In this section, describe your job skills and only secondarily list how long and where you did each one. Whether you were paid for the skill is not important. If you used it in more than one job or place, list all those jobs or places. By telling employers what skills you have, and how long and where these were used, you help them to decide whether their companies need you. So be sure to list all the types of job skills you have, and don't be too concerned here about being brief. If you end up listing more than 15 skills, however, combine some to reduce the number of categories.

See 6 Things Attorneys and Law Students Need to Remove from Their Resumes ASAP If They Want to Get Jobs with the Most Prestigious Law Firms for more information.

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Alternative Summary

Harrison is the founder of BCG Attorney Search and several companies in the legal employment space that collectively gets thousands of attorneys jobs each year. Harrison’s writings about attorney careers and placement attract millions of reads each year. Harrison is widely considered the most successful recruiter in the United States and personally places multiple attorneys most weeks. His articles on legal search and placement are read by attorneys, law students and others millions of times per year.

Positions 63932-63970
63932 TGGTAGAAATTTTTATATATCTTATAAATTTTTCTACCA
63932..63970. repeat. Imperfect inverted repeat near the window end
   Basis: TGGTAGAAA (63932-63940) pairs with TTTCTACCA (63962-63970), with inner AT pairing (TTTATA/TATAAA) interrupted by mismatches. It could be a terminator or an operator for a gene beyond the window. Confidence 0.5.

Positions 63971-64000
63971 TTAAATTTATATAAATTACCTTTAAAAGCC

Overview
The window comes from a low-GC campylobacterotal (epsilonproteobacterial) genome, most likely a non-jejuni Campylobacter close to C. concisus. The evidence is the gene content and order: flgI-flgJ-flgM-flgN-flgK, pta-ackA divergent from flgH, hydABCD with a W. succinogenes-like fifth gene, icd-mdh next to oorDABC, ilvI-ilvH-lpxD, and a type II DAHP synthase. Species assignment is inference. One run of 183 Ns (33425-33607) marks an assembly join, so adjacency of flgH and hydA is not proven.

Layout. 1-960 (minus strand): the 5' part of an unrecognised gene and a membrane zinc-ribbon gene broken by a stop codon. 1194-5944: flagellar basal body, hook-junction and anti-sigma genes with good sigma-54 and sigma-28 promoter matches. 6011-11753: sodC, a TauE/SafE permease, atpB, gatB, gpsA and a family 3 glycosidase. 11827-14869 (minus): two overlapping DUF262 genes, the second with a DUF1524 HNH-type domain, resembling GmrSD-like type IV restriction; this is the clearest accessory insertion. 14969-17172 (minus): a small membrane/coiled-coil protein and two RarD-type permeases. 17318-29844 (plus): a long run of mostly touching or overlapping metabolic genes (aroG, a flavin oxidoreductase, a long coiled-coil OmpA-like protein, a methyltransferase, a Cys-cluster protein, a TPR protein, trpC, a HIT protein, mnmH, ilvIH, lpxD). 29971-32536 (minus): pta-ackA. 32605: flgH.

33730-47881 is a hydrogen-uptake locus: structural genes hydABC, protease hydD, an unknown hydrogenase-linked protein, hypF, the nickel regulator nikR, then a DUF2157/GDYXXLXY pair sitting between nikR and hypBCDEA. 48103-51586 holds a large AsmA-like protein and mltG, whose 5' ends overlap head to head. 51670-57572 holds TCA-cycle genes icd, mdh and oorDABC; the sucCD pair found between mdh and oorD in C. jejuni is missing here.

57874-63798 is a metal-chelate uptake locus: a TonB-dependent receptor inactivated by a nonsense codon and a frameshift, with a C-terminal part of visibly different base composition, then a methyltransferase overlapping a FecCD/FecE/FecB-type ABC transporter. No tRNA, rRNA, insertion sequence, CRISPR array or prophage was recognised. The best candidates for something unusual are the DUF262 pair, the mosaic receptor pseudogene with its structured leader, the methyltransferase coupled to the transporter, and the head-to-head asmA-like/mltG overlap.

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LawCrossing has received tens of thousands of attorneys jobs and has been the leading legal job board in the United States for almost two decades. LawCrossing helps attorneys dramatically improve their careers by locating every legal job opening in the market. Unlike other job sites, LawCrossing consolidates every job in the legal market and posts jobs regardless of whether or not an employer is paying. LawCrossing takes your legal career seriously and understands the legal profession. For more information, please visit www.LawCrossing.com.